Feast and Famine

As I drove home from kindergarten drop off this morning, it was slow going on the flooded backroads. In the little valley where I pick rose hips, the fields were largely underwater. Something blowing across the road caught my eye, and only as it narrowly avoided being crushed by a truck's tires did I realize what it was. A little person of the meadow, a mighty earth mover and soil aerator. A gopher, soaked to the skin, fleeing her flooded home and risking life and ruin crossing from one newly created lake to another. I stopped and watched until she was safely across, dissapearing into the freshly lush grass. I thought of all my dear medicinal herbs I lost last Autumn to gophers...my mugwort, poppies, motherwort...and tried to muster up an attitude of "better off with one less". Instead, what stayed with me was the sight of wet grey fur parting to show cold pale skin, and compassion for what must have been a frightening and narrow escape amidst the rising waters. With a tender heart, I wished her well and reminded myself to use more gopher wire when planting this spring.

The rains of El Nino have officially arrived and with the greening hills and soggy pastures comes a remembering. This used to be normal. On the daily I have memories surface of childhood tromps through mud, or early years in the city listening to the ping ping ping of the flagpole chain announcing the wind and wet. On our excursions into the wild and wooly forests and oak savannas, we discover another kind of remembering. That of the fungal mycelium and also its BFFs...the algae and bacteria that combine with the mycelium hyphae to create lichen in an I'll scratch your back you scratch mine kind of relationship. (Lichens are so awesome). We wear our muck boots, forge streams and tramp on soil that our feet remember as being brown hardpan just a few months ago. After years of drought, the land is softening, receiving and expanding, sponge like and fertile. Everywhere we go, there are So Many Mushrooms, so many expressions of exuberant, joyful life.

I don't know what you are, but I love you.

I don't know what you are, but I love you.

Elfin Saddle

Elfin Saddle

Lace Lichen

Lace Lichen

We drive into Guerneville over the historic truss bridge, the Russian River gushing bellow in swollen glory, the river's voice bloated like a cartoon wino guzzling a bottle. In the redwood forests, the Usnea lichen drapes luxuriously, glowing grey green in the dim. I collect ridiculous tangled wind strewn bunches and take them home. When I take them out of my collecting bag, their scent fills the kitchen as a forest spirit, all electrified rain and glory. Some I immediately tincture, and feel suddenly sorry to put all that zippy life into vodka. The rest I save and add to my stash of delicious medicinal things to put in soup, nestling in with the jars of seaweed and chickweed vinegar. Outside, the wildflower seeds I planted have also swollen, and are bursting through the soil with hopeful plans. It is early spring, and the earth is happy and every time there is another shower we all sing praises to the clouds, while quiet and deep in the pit of my belly there is a small alarm that chimes.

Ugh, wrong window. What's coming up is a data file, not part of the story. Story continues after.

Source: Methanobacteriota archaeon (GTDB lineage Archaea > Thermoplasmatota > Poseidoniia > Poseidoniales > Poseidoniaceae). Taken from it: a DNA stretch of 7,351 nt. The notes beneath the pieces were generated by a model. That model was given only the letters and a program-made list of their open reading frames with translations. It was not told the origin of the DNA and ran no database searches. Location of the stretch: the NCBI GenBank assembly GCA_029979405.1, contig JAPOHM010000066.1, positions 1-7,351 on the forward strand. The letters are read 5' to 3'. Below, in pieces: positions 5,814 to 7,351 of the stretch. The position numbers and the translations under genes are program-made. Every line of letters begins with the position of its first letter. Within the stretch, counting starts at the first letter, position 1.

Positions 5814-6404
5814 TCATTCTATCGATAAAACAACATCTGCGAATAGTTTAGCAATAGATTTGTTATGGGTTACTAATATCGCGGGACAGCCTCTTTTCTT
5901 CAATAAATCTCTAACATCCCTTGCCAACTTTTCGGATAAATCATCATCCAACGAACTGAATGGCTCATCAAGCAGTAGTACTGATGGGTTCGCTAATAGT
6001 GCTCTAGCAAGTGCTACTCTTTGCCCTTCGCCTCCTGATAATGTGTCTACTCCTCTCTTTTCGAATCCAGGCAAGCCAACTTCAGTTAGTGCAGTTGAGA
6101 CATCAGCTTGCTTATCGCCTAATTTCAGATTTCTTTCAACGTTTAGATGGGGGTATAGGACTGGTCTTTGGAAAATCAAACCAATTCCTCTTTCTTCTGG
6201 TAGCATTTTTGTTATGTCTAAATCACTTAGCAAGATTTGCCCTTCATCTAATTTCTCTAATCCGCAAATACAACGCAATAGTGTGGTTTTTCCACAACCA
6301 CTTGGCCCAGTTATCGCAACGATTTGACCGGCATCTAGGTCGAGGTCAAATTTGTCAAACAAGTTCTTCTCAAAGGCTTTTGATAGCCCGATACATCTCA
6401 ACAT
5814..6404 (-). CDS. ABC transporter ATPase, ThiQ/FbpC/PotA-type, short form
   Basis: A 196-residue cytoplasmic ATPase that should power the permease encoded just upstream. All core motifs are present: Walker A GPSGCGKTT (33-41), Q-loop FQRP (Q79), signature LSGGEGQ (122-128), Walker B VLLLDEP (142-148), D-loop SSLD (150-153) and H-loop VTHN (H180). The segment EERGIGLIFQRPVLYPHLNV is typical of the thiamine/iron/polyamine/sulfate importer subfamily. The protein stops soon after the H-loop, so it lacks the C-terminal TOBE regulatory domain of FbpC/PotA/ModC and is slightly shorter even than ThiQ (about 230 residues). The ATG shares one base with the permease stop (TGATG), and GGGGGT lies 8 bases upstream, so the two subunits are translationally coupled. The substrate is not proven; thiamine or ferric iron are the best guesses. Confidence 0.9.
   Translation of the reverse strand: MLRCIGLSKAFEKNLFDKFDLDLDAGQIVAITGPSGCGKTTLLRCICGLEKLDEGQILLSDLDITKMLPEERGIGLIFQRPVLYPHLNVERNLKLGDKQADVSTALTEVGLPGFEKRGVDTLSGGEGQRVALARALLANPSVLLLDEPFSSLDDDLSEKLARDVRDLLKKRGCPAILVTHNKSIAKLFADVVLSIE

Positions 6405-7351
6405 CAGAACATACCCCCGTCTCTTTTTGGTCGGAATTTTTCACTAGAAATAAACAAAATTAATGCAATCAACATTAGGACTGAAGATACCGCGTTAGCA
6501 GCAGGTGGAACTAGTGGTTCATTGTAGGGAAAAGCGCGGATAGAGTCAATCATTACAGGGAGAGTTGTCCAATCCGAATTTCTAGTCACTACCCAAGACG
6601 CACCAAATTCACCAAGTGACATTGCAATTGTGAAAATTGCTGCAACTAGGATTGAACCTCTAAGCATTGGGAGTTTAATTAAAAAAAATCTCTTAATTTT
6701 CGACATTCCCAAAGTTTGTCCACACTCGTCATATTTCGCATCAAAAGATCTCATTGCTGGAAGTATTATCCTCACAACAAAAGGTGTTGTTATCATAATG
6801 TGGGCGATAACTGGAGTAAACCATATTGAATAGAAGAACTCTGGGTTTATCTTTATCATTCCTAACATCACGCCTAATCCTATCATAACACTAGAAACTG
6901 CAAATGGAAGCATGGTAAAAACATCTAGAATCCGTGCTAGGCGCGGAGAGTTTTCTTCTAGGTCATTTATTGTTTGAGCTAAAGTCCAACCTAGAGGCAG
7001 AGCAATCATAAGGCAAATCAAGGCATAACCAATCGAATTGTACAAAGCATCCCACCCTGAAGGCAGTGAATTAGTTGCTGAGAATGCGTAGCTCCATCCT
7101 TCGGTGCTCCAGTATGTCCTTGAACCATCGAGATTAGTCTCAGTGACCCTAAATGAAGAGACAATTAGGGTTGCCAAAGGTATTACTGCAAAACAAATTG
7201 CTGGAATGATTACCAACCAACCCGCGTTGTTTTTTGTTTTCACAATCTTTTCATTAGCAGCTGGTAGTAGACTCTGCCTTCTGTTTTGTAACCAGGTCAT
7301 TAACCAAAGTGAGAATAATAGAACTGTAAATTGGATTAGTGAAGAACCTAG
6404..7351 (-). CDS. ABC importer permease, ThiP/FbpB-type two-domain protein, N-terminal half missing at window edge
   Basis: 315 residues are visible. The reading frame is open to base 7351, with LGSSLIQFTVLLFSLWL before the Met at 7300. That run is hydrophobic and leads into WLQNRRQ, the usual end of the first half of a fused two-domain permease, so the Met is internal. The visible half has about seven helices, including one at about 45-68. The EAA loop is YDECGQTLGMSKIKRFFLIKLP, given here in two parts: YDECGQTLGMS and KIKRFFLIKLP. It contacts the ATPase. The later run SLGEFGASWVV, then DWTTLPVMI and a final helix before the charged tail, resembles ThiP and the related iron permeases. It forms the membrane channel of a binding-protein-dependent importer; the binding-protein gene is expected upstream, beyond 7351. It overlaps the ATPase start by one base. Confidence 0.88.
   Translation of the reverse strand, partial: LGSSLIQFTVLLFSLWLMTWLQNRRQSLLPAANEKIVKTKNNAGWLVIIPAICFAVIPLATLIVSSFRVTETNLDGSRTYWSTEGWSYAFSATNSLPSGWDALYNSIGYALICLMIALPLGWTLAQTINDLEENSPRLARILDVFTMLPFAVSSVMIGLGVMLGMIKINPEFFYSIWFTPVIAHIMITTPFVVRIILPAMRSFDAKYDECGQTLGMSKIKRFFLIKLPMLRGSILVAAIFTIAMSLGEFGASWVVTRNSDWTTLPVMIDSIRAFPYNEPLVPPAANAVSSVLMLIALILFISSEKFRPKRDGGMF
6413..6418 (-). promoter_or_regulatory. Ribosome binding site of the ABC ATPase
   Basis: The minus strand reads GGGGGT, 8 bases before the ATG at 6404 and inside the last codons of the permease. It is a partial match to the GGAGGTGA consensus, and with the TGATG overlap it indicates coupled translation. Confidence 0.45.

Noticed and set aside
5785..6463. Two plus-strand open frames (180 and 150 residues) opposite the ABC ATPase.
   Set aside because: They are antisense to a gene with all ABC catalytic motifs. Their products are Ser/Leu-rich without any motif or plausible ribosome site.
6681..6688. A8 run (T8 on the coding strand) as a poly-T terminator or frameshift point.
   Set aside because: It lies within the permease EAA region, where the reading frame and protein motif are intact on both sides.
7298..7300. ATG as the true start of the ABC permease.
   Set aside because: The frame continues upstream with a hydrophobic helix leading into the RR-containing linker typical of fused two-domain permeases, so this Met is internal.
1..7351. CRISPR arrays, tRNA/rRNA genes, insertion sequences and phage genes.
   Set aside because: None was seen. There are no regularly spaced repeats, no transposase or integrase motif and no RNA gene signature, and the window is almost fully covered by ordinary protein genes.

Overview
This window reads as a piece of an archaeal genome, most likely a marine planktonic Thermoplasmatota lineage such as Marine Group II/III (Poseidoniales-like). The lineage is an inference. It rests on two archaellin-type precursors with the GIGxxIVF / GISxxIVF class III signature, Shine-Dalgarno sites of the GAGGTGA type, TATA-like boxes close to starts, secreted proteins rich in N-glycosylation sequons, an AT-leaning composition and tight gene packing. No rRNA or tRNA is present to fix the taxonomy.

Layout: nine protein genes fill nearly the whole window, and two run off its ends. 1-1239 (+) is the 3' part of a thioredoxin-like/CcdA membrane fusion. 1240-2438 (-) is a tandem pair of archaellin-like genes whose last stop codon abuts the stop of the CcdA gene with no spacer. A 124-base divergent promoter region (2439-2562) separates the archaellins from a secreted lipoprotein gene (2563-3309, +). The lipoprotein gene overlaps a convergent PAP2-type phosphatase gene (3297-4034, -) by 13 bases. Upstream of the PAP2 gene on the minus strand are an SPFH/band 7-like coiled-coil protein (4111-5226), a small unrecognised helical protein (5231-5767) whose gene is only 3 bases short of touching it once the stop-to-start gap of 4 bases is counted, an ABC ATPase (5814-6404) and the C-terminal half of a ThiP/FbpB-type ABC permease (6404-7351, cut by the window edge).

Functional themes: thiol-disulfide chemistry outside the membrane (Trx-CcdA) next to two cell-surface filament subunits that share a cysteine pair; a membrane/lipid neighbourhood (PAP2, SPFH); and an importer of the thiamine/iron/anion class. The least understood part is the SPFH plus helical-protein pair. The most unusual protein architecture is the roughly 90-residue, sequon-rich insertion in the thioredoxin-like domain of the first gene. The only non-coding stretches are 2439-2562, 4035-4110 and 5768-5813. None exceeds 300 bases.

My little Calendula suns that shine despite the weather.

My little Calendula suns that shine despite the weather.

Last week, we returned late one evening to strange balmy winds, clear skies and chorusing spring peepers. The undeniable turning of the seasons was in the air, part of the night sky tapestry, along with the distant twinkling lights of Santa Rosa and the sickle moon overhead. Smelling the warmth, I was reminded of other recent Springs, and how the smell of awakening soil brought dread. Too Little Rain is an ominous whisper that is always there, a ghostly tickertape in the back of my mind. This past summer was insufferable, with heat and dryness so insistent that it began to seem like it had never been any other way. Groundwater reserves dwindled, the Central Valley sank even further...along with everyone's spirits...and folks in my home town stood on the shore of what used to be Shasta Lake and posted photos on Facebook of a dry and dusty bowl.

Shasta Lake on January 5th. Still at a "historic low" for the date, despite the recent rain.

Shasta Lake on January 5th. Still at a "historic low" for the date, despite the recent rain.

On a recent walk with a new friend, she spoke of how her soul began to mourn last summer for rain, for wet, for winter. And for respite, for a season of turning inward and going fallow, resting. For me, signs of the season are like light switches for my spirit. I need my touchstones of the ritualistic succession of spring peepers to wildflowers to babies fledging to peaches and I grieve when we reach November and the days are still hot. With the steady rains of the last few months, every cell in my body wants to open and receive it like the spongy earth.

Crane Creek, burbling and happy

Crane Creek, burbling and happy

Yet I find myself holding the reigns tightly, only allowing the waters to flow through me in measures of austerity. The drought will return the ghost of Climate Change whispers. Don't be fooled into complacency. And I realize the folly of this. It's imperative I allow myself to be tricked, to let myself settle into familiar rhythms, to soak up the rejoicing earth like the spring greens shooting towards the sun. There's no way I'll become complacent. I care too much and my finger is forever on the pulse of our changing world. But just like the seeds that stay dormant until the rain comes, I need to soak up the sustenance of normality and abundance whenever and wherever I can. It's how we can adapt and change. Take it when we can get it, and store it up in our souls, a reserve to quench our thirst through the dry days to come.